How does it feel to have an album that is still musically relevant three decades after it was released?

For a long long time I didn’t think much about it at all. Obviously when I made it I was keen to make it sound as good as I could and then out it went. Some people in the press liked it but most people didn’t – it generally got pretty bad reviews, especially in the UK. The press didn’t really go for it here, so it took a long time before people started to view it the way they do now.
A really interesting thing happened a while ago where the NME Magazine did a retrospective review of it and said how important it was and how innovative it was – all these really complimentary things – but when it came out they absolutely slagged it into the ground, they hated it. Since I’ve gone back and re-visisted it again, I do feel proud of it in a way that I never was before. I think when it first came out it was quite a quirky unusual record for the time and I appreciate it more now than I did then. It just sounded like a record that I’d made rather than anything that was particularly unusual or different so I’ve grown proud of it and I appreciate it now more that it was quite an unusual record for the time.

The sound that you were creating was ground-breaking. Were you aware it was going to be as influential as it was?

No, not at all really. You’re in a studio, you’ve got a certain amount of time – you only had a few days back then – and you’re in there and you’re just trying to do the best you can; you’re certainly not thinking about the impact it’s going to have. It’s very rare that any kind of album is going to have any kind of long term affect anyway, and I certainly didn’t think that any of mine would. You don’t have any of those ambitions, so when people start to talk about the album being important or essential, it makes you all the more proud because you had no idea when you made it that people would think this.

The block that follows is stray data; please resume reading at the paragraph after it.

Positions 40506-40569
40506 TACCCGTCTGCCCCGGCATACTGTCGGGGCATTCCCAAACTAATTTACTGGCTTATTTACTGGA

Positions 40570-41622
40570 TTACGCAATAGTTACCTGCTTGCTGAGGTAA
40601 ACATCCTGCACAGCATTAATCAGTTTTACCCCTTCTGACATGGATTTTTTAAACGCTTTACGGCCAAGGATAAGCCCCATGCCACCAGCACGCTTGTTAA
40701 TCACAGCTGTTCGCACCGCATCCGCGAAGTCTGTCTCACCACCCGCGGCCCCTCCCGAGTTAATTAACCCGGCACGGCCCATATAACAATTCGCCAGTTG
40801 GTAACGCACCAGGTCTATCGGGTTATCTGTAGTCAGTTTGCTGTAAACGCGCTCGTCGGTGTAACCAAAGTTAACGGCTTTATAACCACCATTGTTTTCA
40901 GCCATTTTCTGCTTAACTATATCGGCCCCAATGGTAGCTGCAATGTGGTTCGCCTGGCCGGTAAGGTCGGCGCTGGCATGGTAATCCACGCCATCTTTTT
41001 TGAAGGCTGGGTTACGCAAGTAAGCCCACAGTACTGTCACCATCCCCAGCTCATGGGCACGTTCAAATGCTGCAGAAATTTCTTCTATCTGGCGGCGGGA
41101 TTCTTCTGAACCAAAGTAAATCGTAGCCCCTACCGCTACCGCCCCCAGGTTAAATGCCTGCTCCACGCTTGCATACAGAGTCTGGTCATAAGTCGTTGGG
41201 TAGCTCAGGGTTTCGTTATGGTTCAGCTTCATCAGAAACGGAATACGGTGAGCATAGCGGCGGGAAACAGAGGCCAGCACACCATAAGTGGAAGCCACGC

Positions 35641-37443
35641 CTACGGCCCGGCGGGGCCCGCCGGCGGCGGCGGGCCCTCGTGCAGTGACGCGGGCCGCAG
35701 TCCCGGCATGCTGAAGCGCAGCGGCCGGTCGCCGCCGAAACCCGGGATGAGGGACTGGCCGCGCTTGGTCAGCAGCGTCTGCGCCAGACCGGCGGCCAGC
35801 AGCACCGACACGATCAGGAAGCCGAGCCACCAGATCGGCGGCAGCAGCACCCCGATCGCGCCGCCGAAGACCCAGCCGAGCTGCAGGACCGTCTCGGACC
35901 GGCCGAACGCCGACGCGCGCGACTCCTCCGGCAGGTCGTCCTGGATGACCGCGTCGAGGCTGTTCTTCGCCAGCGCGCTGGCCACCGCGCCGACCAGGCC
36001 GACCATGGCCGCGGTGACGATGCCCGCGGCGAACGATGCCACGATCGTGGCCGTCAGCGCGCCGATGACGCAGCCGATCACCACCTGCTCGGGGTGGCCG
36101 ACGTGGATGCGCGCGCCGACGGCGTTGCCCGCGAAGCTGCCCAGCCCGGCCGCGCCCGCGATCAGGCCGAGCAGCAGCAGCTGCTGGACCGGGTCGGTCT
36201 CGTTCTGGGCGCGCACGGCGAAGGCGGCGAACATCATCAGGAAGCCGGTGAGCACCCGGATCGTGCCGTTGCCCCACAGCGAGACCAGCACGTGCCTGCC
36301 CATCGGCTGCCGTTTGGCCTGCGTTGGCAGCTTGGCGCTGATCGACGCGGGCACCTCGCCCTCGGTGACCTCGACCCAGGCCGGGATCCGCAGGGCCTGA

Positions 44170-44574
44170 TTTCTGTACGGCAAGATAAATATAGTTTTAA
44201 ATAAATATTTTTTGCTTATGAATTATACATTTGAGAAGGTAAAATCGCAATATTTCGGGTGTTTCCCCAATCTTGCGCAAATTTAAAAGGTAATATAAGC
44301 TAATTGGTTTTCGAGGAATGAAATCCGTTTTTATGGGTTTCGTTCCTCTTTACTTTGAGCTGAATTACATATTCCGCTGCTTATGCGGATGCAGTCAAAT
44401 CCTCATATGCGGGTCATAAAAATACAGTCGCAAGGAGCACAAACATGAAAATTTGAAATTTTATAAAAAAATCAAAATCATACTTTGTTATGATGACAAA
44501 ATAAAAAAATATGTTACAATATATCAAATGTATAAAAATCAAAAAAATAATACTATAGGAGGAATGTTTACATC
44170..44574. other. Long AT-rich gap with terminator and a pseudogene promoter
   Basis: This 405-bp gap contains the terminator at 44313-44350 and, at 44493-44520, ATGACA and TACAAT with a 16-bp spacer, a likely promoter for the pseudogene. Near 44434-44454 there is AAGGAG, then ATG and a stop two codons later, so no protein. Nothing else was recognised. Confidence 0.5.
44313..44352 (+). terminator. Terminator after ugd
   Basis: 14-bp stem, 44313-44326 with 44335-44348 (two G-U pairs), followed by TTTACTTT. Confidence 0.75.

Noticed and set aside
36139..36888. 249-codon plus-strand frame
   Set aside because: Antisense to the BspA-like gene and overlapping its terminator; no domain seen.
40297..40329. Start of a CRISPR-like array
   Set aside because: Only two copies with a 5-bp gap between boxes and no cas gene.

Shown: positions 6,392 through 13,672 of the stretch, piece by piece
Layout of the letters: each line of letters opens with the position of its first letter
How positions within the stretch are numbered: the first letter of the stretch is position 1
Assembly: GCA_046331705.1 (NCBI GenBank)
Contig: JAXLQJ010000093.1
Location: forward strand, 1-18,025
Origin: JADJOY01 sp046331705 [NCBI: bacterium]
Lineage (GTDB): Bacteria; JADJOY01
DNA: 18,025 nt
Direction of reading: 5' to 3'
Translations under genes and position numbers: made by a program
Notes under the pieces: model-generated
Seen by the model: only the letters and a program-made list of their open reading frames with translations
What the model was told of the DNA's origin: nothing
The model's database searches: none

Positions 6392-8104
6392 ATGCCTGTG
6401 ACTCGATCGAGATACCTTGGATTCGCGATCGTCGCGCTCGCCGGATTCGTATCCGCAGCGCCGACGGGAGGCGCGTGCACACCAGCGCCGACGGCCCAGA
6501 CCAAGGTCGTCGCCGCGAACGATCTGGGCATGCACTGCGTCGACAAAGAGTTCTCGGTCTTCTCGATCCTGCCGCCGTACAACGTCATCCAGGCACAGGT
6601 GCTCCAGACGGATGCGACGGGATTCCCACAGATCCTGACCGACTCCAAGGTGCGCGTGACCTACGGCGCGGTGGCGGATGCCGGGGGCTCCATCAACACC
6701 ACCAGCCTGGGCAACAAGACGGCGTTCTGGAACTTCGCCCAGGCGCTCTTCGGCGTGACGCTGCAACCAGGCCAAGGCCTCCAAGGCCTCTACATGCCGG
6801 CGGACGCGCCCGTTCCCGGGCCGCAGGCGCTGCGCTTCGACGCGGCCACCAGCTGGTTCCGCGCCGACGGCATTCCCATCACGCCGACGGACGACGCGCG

You don’t expect people to remember an album a year after you’ve made it. There are so many people making so many albums you just kind of expect it to get lost in the sheer volume of the things that are released. Over here there are dozens and dozens of bands becoming successful and people who were successful last year fade away. That’s what you expect to happen, you made an album it does well, if you’re very lucky it does very well, and you know, after that there will be new people taking your place. SO it’s weirdly fantastically satisfying to find that people are still enjoying the Pleasure Principle and still thinking about it. If anything it has a better reputation now than it has ever had.


What was pushing you to explore these synthesized sounds at the time?